Negotiating smooth visitation exchanges between divorced parents — Good Parenting


Dear Dr. Debbie,

My children’s father and I have lived separately for four years. We have been divorced for two. Our two children are in middle and high school. Although we should all be used to this back and forth lifestyle by now, the past few exchanges have been a little rocky. Typical tensions are about money, the kids’ homework (that they pack but don’t finish), and making adjustments to the visitation schedule around their friends and other activities.

I should mention that rather than a routine drop off place, he picks a different fast food restaurant or random parking lot each time. I put up with his controlling the kid exchange rather than add more issues of disagreement to the many we already have.

What are some reasonable guidelines for managing the kid swap to minimize the stress on everyone?

Happy to Be Single, But Not Totally Happy

Don’t miss last week’s column When and how tots learn to share — Good Parenting

Dear Not Totally Happy,

Some of the lingering effects of divorce, for all concerned, stem from the roles each ex plays regarding the children. As long as one parent pays child support to the other, there can be contention over money. An every other weekend parent may be hard pressed to carve out time to keep up with schoolwork. And planning around the children’s expanding social lives adds complexity to the life of a non-custodial parent.

Yes, there are guidelines for managing a visitation exchange. The key is to keep the focus on the children. Tensions and conflicts between the divorced couple must be kept out of it as much as possible.

  1. Make the exchange routine. Maybe the location isn’t worth arguing over, but everything from packing up to saying good-bye, and then your children’s return to you and their “own” home can have its reassuring rituals.
  2. Be punctual and flexible. Time with Dad is important for your children, so, much like a doctor’s appointment, do your best to be on time, and patient if there is a delay. If you could be waiting for a while, bring suitable entertainment.
  3. Share important updates in the children’s lives, perhaps by email, to give Dad a heads up about school and friends, and as conversation starters for his weekend with them. It is good for the children to see that Mom and Dad discuss them (civilly, of course). Your children are old enough to keep up their own communications with Dad between visits as well. At drop off, you can use these newsy topics to fill a brief and friendly conversation as you pass the children between you. The children can then add more details during the visit.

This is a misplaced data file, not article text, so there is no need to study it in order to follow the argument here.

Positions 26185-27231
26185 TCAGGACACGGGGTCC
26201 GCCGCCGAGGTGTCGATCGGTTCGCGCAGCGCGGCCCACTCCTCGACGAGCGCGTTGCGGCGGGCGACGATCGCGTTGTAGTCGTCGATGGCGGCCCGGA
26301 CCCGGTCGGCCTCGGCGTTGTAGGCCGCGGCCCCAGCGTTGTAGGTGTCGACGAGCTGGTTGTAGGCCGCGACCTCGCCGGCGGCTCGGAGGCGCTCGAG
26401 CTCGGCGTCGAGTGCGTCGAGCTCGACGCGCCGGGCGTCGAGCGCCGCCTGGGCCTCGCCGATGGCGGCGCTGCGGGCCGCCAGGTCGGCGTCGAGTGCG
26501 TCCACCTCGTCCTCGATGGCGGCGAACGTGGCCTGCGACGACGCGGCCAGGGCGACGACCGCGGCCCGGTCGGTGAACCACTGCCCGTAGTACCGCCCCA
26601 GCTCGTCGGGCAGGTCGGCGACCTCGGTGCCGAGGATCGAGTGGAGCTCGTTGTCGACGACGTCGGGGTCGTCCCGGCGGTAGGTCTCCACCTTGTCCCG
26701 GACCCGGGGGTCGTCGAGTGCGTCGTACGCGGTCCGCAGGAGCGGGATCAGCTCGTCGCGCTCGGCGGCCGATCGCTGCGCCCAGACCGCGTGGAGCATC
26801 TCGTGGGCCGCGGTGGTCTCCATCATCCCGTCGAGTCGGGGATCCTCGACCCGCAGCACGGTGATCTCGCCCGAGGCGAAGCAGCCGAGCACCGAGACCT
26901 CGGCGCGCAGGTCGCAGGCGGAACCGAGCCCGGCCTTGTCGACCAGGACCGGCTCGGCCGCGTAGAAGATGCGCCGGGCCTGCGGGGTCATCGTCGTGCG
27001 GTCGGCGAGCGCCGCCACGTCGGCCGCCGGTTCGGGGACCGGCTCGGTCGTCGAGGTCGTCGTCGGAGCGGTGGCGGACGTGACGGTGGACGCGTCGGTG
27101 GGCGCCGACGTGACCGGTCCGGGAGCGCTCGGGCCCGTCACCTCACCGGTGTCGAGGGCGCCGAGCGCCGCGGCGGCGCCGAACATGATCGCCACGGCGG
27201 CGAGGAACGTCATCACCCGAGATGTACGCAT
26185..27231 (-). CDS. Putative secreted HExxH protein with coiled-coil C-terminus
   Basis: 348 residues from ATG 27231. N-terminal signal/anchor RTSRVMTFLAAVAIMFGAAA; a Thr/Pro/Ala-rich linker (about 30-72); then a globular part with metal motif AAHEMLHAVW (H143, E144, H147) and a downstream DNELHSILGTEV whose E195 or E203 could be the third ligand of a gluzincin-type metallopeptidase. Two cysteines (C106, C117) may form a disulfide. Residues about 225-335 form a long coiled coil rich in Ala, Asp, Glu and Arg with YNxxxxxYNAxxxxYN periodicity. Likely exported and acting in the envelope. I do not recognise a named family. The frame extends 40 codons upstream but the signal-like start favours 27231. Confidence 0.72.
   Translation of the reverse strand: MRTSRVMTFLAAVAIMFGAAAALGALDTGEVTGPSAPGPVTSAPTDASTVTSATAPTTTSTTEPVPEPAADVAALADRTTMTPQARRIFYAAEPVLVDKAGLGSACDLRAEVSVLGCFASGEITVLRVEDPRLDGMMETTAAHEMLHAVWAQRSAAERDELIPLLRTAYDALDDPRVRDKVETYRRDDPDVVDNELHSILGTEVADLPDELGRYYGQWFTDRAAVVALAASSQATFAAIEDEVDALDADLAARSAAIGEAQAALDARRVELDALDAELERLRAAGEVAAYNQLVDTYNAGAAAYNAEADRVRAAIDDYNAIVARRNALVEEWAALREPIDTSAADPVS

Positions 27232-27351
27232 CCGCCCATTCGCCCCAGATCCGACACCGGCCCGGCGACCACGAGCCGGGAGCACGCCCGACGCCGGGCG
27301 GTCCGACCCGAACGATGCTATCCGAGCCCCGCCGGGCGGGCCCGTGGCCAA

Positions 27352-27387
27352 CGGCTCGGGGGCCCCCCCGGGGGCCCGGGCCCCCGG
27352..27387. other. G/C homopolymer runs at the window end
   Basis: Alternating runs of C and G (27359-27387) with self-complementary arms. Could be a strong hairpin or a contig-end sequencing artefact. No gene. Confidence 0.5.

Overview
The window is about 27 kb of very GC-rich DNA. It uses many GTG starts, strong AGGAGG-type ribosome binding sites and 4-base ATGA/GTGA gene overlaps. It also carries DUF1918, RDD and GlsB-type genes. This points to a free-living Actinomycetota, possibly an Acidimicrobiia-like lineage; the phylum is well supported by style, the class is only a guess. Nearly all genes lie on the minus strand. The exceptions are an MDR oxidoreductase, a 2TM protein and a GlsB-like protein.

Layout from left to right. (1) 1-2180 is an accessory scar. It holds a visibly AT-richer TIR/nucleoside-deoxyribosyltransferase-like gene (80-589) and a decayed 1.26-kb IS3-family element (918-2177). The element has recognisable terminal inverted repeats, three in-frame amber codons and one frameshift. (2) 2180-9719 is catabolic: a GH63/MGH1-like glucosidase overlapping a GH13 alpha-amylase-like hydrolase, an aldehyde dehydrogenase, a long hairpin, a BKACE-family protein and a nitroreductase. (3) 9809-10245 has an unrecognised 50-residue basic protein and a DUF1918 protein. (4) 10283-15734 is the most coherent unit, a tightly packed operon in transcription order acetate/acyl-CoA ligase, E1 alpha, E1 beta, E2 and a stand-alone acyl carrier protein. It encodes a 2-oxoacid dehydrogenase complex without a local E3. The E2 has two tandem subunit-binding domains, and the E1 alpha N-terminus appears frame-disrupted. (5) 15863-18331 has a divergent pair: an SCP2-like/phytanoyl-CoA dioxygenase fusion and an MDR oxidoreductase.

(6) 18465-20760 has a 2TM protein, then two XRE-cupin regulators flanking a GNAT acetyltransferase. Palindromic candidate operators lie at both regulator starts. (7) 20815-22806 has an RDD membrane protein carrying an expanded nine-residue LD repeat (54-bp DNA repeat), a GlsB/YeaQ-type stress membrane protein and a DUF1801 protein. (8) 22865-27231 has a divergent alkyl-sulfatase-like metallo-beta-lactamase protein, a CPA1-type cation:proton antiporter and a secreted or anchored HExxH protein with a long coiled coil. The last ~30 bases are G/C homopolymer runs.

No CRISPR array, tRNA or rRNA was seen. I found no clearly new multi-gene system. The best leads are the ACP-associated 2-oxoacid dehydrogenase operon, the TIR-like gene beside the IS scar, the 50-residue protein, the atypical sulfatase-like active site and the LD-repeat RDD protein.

4. Keep promises to your children, and don’t make them if you can’t. Only tell the children about plans you are sure of — yours and their dad’s, so they can see both parents as reliable.
  5. After a visit, let the children lead in their reporting on what they did and whom they saw. It would be nice if Dad filled you in, but in any case you don’t want the children to think they are your spies.
  6. Use a parent mediator or “post marriage” counselor to work out some of the issues between you so that your roles as exes aren’t played out when you are acting as mom and dad in front of the children. They need to see their parents as a team.
  7. If it’s too hard to be calm and civil with each other, use a third adult — a family member or a trusted family friend — as a neutral intermediary. The exchange might occur at this person’s home, or he or she might serve as transporter.
  8. Recognize that, due to the high incidence of school age children having a two-home family such as yours, teachers and friends may full well understand about your family’s tricky timetable.

You may find some reassurance from a support group for parents in your situation, or from online sites that pool wisdom from others’ experiences. Smoother visitation transitions are good for everyone.

Dr. Debbie